Politicised trial

Speaking to Minivan News, the former President’s Spokesperson MP Mariya Ahmed Didi claimed the court’s decision reflected “how politicised” the trial was.

“The prosecution did say that they had no objection to defer the trial after the election. However, the court opted for a four week [delay],” she said. “We do feel that the fact that the PG has said that he did not object but the court to give only four weeks deferment shows how politicised this trial is.”

Didi added that Nasheed’s legal team had not ruled out the option of appeal and said that President Nasheed and senior members of MDP are currently engaged in discussion with the legal team on whether to do so.

Speaking to Minivan News, Kirsty Brimelow QC, one of three UK-based experts on former President Mohamed Nasheed’s legal team, said that there remained a “strong argument” in the case that the prosecution of Nasheed was “not in the public interest”.

“It is a strong argument that a prosecution is not in the public interest. The currently constituted court comprises of judges who may be biased or have the appearance of bias. They should recuse themselves,” she argued.

She also contended that the prosecution of Nasheed’s case before the Hulhumale’ Magistrate Court fell “below international standards for fair trial procedure”.


“Don’t withdraw the charges – I will not back down from this case,” Nasheed vows, as PG files charges for judge’s arrest

Ousted President Mohamed Nasheed last night responded to criminal charges pressed against him by the Prosecutor General (PG), for the arrest of Chief Judge of Criminal Court Abdulla Mohamed in the closing days of his presidency.

Speaking to his supporters at the Maldivian Democratic Party (MDP) protest camp Usfasgandu, Nasheed stated that he is “very prepared” to justify the reasons for the arrest of Judge Abdulla, and said he was ready to appear in court and prove his actions were valid.

“Even if [the court] asks me to be present tomorrow, I would be present. The court has to be place where justice should be served. The trial system has to be reformed to ensure that it provides justice,” he said.

Nasheed claimed that his political opponents were of the belief that “destroying” him through the court would “kill” the ideology of the MDP, but challenged that this would never happen in the country.

“You can torture me. You can chain me to a chair. You can put me in solitary confinement. You can isolate me from my family. You can harass me and torture me. You can destroy me through the court. But tell you what: you can never kill the ideology of the Maldivian Democratic Party in this country anymore,” he said, as supporters roared in support.

The ousted president stated that the MDP had sought to reform the country, and that these reforms had been steadily carried out.

He further stated that he was steadfast and confident he could “stand up in the courts of law” and prove that his actions reflected the nation’s best interests.

He also emphasised that he did not wish to see the charges now presented against him withdrawn for any reason.

“I, as the president of this country and as the presidential nominee of the MDP, worked for the benefit of the Maldivian people, for their wellbeing and to fulfill the needs of the people of the Maldives. I have not done anything to further my own interests during my tenure as president,” Nasheed said.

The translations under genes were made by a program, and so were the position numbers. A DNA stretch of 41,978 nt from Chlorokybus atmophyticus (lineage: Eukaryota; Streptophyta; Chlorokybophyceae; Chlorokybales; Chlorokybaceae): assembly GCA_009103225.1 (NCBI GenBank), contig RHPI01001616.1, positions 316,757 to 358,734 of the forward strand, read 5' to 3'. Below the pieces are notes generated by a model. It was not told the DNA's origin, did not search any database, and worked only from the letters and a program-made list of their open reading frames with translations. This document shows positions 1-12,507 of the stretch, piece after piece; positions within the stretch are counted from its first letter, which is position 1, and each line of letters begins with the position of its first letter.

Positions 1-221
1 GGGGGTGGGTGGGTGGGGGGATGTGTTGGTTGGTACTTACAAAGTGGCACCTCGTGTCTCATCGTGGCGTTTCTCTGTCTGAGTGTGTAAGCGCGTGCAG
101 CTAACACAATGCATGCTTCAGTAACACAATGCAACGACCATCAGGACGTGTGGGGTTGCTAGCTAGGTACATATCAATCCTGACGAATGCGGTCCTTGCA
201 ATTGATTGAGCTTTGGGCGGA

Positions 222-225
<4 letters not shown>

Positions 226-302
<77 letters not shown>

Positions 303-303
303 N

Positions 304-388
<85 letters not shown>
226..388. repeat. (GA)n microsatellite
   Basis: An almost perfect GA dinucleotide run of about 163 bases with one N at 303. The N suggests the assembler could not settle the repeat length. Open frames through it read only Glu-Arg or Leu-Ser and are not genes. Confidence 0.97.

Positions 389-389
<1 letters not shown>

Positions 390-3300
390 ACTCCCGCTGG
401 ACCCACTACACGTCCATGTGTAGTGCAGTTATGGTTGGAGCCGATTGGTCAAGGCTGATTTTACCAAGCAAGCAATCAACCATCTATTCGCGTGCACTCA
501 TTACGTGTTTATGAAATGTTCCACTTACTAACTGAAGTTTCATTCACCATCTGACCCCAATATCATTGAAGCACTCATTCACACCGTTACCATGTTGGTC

Nasheed also dismissed the accusation made by the High Court, Supreme Court and the Prosecutor General (PG) that he had ordered the military to arrest Judge Abdulla unlawfully.

“I did nothing unlawful during my tenure,” he challenged.

He also called on the population to be present at his trial and witness what happened in the court, alleging that the whole case was politically motivated and that his opponents were seeking to gain an unfair upper hand from the “political scandal”.

“This case is a case that I wanted to see coming. This is a case that I want to face myself. I will not back down from this case,” he said.

Nasheed also added that the charges will not keep him from engaging in the All Party Talks, and said that he would be present.

“Even if they imprison me, I am willing to take part in the talks even while in prison. They will never be able to defeat us,” he said.

Nasheed also maintained that an early election will take place by the end of this year.

“We will continue our peaceful protests. Day by day the protests will increase and intensify,” he said.

“We will not give up. Our determination will not weaken. By the will of god, we will bring the good governance that the people of this country want.”

The controversial detention of Judge Abdulla

The Chief Judge was detained by the military, after he had opened the court outside normal hours to order the immediate release of former Justice Minister and current Home Minister and deputy leader of the Dhivehi Quamee Party (DQP), Dr Mohamed Jameel.

Jameel had been arrested on successive occasions for allegedly inciting religious hatred, after he published a pamphlet claiming that the government was working under the influence of “Jews and Christian priests” to weaken Islam in the Maldives. The President’s Office called for an investigation into the allegations, and requested Jameel provide evidence to back his claims.